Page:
In the late 1960s/early 1970s, a San Francisco cartoonist becomes an amateur detective obsessed with tracking down the Zodiac Killer, an unidentified individual who terrorizes Northern California with a killing spree.
Robert Downey Jr.,
A family heads to an isolated hotel for the winter where an evil spiritual presence influences the father into violence, while his psychic son sees horrific forebodings from the past and of the future.
Patrick Bateman is handsome, well educated and intelligent. He is twenty-seven and living his own American dream. He works by day on Wall Street, earning a fortune to complement the one he was born with. At night he descends into madness, as he experiments with fear and violence.Written by
One of the reasons why Chloë Sevigny was attracted to the project was that she has a brother who also works on Wall Street. See more »
In multiple scenes at Bateman's apartment, the crew and camera operators are visible in the reflection of his bedroom TV. See more »
Our pasta this evening is squid ravioli in a lemon grass broth with goat cheese profiteroles, and I also have an arugula Caesar salad. For entrees this evening, I have swordfish meatloaf with onion marmalade, rare roasted partridge breast in raspberry coulis with a sorrel timbale.
...and grilled free-range rabbit with herbed french fries. Our pasta tonight is a squid ravioli in a lemon grass broth, and the fish tonight is a grilled...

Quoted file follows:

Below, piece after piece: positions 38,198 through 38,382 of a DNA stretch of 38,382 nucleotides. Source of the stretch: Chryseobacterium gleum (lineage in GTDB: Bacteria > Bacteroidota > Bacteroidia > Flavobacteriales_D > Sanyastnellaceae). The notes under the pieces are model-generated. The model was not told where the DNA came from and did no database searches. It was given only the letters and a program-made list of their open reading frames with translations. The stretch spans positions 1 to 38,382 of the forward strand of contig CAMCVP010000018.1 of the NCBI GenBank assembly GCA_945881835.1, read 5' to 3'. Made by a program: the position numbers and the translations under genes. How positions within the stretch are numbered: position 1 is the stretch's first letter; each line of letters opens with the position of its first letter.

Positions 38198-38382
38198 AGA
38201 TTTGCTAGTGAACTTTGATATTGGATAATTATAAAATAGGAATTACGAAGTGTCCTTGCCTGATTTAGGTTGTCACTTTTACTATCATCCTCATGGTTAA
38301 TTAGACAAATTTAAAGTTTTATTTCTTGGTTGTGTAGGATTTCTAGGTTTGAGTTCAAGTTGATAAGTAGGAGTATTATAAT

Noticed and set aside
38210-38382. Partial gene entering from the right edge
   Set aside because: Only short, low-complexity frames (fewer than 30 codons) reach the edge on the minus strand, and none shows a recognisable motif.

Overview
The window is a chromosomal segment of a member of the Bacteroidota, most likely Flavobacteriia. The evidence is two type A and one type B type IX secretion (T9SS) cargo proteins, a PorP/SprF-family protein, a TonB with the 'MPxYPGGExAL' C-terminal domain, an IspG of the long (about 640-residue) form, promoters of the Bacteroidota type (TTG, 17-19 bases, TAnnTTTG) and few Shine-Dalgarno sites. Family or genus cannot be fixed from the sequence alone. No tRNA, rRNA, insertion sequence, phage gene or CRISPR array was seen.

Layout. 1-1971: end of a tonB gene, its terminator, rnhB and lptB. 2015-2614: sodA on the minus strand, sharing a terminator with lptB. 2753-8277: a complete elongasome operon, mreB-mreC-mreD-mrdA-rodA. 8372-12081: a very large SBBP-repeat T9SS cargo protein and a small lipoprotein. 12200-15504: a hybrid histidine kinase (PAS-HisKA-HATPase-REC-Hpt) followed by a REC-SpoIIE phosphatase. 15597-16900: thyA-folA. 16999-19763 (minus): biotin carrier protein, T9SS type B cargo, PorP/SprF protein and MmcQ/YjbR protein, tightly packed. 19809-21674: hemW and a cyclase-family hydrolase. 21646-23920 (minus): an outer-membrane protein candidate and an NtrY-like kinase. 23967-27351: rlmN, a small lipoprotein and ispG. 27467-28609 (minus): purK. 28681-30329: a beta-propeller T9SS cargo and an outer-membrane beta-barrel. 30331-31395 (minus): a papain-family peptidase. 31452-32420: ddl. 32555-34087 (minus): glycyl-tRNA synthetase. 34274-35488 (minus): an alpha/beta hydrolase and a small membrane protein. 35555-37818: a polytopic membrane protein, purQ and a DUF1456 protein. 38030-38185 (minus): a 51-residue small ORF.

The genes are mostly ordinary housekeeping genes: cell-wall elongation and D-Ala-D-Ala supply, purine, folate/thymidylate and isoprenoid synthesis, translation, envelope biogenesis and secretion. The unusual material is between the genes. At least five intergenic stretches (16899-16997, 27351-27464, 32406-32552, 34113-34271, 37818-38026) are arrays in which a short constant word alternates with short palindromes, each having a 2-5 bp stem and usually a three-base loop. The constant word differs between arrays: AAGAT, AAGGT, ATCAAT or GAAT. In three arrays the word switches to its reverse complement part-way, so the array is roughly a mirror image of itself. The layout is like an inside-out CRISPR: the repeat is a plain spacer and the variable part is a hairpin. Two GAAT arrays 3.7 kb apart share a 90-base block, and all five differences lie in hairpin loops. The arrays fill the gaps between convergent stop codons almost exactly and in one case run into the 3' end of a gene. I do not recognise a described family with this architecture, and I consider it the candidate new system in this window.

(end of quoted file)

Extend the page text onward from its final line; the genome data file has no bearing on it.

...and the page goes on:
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'American Psycho' is NOT a slasher movie. It is a depiction, a fantasy if you will, of the life of modern man and his place in society.
Nothing is enough. Money, sex, social stature, there is always someone else who has more and everyone else expect from you to try harder for even more.
This movie is about eliminating competition the easy way. By killing your opponents. By eating your sexual partners. By destroying everyone around you.
'American Psycho' retains the balance between this psychotic state, a chilling thriller and a very funny movie.
The scenes that show Patrick playing music for his guests are absolutely hilarious, as he comments very seriously on records by artists such as Whitney Houston, Phil Collins and Huey Lewis & the News. The funny thing is that he chooses the most commercial or sold out records of these artists, to explain how much better they are compared to their previous, more artistic work. Another message of the state of the receivers of commercial art.
You can analyze 'American Psycho' for hours. It can be perceived both as a deep and a fun movie. Even if you don't like the story, you will love Christian Bale's excellent performance.
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